The yeast business soon blossomed, because not only did every domestic baker inquire about the product, but exports also boomed. At the 100th anniversary of Mautner’s compressed yeast factory, the following were proudly reported: Not did exist a fermentation with a greater impetus and longer stability, i.e. more transportable than the St. Marxer pressed yeast. Thank you and appreciation letters came to St. Marx from cities many hundreds of miles away from Vienna. Summer heat and polar cold had affected the new yeast and did not harm it.

Adolf Ignaz Mautner was a visionary producer and Julius Reininghaus was a gifted researcher. Since 1851 they had the factory license for yeast production, which saved them a lot of official harassment and released them from all guild rules. Julius and his brother Johann Peter married the Mautner daughters Emilie and Therese. Together they founded the Reininghaus brewery in Graz in 1853 with the financial support of their father-in-law, which soon produced an as wide range as Mautner in Vienna. Adolf Ignaz devoted himself increasingly to yeast production and when he reached the limits of capacity in St. Marx, he had to open a second (Vienna-Floridsdorf, Prager Strasse 20) and a third (Simmeringer Rosenhof) location.

Ethyl alcohol

Spirit is pure 94% alcohol (ethanol) which has been made inedible (denatured) in order to be exempt from the spirits tax.
This high-percentage ethyl alcohol is obtained through alcoholic fermentation from raw materials containing sugar or starch such as fruit, grain, sugar beet, sugar cane or potatoes, and the subsequent burning of the mash. The pure substance is a colorless, easily flammable liquid at room temperature and, in contrast to spirits such as grain and fruit brandies, neutral alcohol is tasteless and odorless. It is produced on a large scale in the manufacture of beer by a fermentation triggered by yeasts.

After the abolition of the manorial system in 1850, Count Simche Sigmund Rapaport had already started producing ethyl alcohol at the Rosenhof. The Mautner family acquired this business in 1861 and not only produced yeast there (the brewery waste from St. Marx could be recycled), but also alcohol. In order to eliminate the risk of fire when storing alcohol in the previously wooden vessels, Adolf Ignaz was the first to use iron reservoirs, which were much denser and thus as well minimized the loss during longer storage. In this production, too, he proved himself as an industrial pioneer and gave it new impetus through the use of elliptical so-called planetary agitators. When the demand for his raw alcohol sank around 1880, he began to produce refined compressed yeast alcohol, which was lint-free and could be used to produce better spirits and especially fine liqueurs. He was the first to use potatoes and – as in yeast production – maize as starting products and the steam from the steam engine to distill the spirit mash. With the liqueur producers as a new target group, a further sales market could be opened up.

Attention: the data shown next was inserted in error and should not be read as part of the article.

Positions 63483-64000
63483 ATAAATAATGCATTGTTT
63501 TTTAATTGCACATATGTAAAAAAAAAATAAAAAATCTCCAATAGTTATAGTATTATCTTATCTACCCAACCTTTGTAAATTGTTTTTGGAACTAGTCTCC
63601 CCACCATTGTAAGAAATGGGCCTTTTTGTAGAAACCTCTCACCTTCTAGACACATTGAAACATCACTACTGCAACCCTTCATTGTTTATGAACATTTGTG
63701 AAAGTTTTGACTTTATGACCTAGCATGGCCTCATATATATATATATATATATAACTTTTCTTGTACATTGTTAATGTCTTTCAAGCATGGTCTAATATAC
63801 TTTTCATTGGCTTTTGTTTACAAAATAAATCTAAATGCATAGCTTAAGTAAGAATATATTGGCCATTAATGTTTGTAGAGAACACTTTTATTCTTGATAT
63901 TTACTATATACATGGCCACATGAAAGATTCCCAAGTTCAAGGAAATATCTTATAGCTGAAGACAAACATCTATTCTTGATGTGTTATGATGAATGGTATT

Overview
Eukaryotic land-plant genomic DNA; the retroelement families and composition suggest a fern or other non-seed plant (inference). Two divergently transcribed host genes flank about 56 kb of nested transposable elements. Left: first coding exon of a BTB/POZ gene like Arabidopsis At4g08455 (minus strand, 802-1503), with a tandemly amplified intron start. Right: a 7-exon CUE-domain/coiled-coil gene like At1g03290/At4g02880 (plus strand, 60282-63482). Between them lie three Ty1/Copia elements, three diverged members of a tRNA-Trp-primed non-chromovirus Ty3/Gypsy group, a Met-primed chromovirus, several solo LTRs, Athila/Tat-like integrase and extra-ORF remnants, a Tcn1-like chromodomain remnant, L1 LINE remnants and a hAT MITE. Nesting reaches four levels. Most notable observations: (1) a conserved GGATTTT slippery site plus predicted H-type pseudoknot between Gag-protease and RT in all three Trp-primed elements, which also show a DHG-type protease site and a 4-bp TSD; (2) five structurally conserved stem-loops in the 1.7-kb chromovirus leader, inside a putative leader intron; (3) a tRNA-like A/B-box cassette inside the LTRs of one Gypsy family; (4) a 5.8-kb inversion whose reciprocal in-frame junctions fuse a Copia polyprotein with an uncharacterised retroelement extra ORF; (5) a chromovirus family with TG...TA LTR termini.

In addition to hops and yeast, malt is a basic component of beer. Its color, strength and taste are mainly determined by the malt – the higher the malt content, the more full-bodied and stronger the beer will be. Grain and malt look very similar, but before grain becomes malt, it goes through a relatively complex process, because the malt has to be extracted from the brewing grain in the course of malting. The grain of barley, by far the most important grain in brewing, consists of over 60 % starch and long-chain dextrins, but only about 2 % sugar. The conditions are not fundamentally different with other brewing grains such as wheat or rye. Since yeast cannot process starch, it only ferments sugar. The breakdown of starch into fermentable sugar happens during mashing, but the basis for this is created during malting.

With his malt house in Hodonín, where he had become the leaseholder of the imperial estates thanks to Emperor Franz Joseph, Adolf Ignaz was the most important employer in this region. In 1872 his son Georg I. Heinrich bought a mill and, together with his brother-in-law Otto Freiherr von Waechter, expanded the yeast and alcohol factory in Floridsdorf to include a malt factory, which operated under the name of “Waechter & Mautner” and was soon to become one of the largest in the Austro-Hungarian Empire. In 1890 it was sold to his brother Carl Ferdinand and worked exclusively for the brewery in St. Marx until 1913.